Joseph hugged his Son, too. “All I know is . . . no more stunts like this, okay?”

Jesus returned to Nazareth with His parents and obeyed everything they asked of Him. As He grew, He became wiser and stronger. He also became more and more pleasing to God and to others.

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What comes to mind when you think of wisdom?

It’s easy to think that wisdom is just something you get when you’re older. But kids can grow in wisdom too! You have opportunities every single day to make wise choices. Parents, share about a choice you’ve had to make recently, and how you did (or didn’t) choose wisely. Kids, what is a decision that you’ll need to make soon, like what activity to do or how to treat a sibling? What are some ways you could find the wise choice—like asking God or talking to an adult you trust? Together, ask God to help you make wise choices every day.

Coming Soon

Wisdom, Week 2

Wise People See Danger

Proverbs 22:3

If you want to be wise, look before you leap.

Ada Rogers was beyond excited when she discovered a battered old DeLorean car for sale the week before college was slated to start.

“It’s only a thousand dollars!” Ada exclaimed.

Ada’s best friend and roommate, Ling, was skeptical. “We need to get back to school. Not time travel to 1985,” she pointed out.

But Ada wasn’t listening. “We’ll show up on campus in style!” she said.

“It’s 600 miles. You should at least have a mechanic check out the car,” cautioned Ling.

Ada turned the key and started the engine. “It runs, doesn’t it?” she said, pressing hard on the horn. “Plus, the horn works. That’s all that matters.”

The next week, Ada and Ling set off on their back-to-school road trip. The small car was packed tightly with everything the girls would need for the year.

They were several hours down the road when Ada realized she was hungry. “I could eat an entire Burrito Bell Quesaburitatacobowl!” she moaned.

Ling shook her head. “We’re in the middle of nowhere. There’s nothing out here.”

Ada jammed on the brakes as they approached a tiny building by the side of the road. “Gas station! They’ve gotta have something.”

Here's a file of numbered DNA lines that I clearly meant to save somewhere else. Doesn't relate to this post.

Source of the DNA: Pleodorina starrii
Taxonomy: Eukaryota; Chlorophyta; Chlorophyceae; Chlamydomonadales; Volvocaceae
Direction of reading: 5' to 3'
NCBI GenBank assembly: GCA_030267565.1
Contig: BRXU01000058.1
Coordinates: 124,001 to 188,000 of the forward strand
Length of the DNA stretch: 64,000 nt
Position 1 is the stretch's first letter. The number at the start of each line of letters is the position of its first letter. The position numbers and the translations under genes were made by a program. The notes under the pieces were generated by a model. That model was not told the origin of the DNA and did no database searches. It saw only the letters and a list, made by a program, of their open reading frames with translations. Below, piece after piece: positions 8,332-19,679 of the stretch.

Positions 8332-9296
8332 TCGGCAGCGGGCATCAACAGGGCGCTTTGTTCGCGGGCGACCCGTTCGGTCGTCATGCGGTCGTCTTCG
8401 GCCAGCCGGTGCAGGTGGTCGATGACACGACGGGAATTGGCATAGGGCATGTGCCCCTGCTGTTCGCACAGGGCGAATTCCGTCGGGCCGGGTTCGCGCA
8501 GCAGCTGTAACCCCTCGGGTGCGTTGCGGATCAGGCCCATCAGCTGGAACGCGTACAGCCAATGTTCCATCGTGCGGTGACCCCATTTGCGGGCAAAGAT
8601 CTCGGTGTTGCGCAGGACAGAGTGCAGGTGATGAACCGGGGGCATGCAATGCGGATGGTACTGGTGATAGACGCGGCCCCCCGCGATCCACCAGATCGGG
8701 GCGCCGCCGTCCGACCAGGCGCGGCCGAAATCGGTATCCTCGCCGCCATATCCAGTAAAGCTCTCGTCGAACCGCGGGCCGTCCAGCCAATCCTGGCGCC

Inside the small convenience store, Ada and Ling surveyed the food options: one roller grill with rubbery bright red hot dogs.

Link wrinkled her nose. “Those look like they’ve been there since Tuesday. Collecting diesel fumes and burnt coffee smell.”

“Eh.” Ada shrugged. “Better not to know.” “Even if it makes you sick?” asked Ling.

But Ada had already grabbed a hot dog and was paying for it. Ling sighed and surveyed the store’s kitschy stash of knick knacks and plaques. “‘Whistle while you work,’” she read, “‘and drive everyone else nuts.’”

Ada pointed out another plaque. “Oh, I know this one. It’s from Proverbs in the Bible,” she noted.

Ling took a look and read, “‘Wise people see danger and go to a safe place. But childish people keep going and suffer for it.’”

“I looked that up for my little sister when she wanted to get a pet snake,” Ada laughed. “I mean, she didn’t take one second to think what could happen if a snake got loose in the house!”

Ada took a mammoth bite of the hot dog and chewed fast. She offered it to Ling. “You want some?”

Ling looked away. “I can’t watch.”

“It’s not bad,” Ada protested. “It’s actually . . . ooo . . . uh . . . I don’t feel so good.”

Over the next few hours, the girls had to make extra stops for Ada to buy Tums and let her stomach settle. But by afternoon, she was feeling okay again.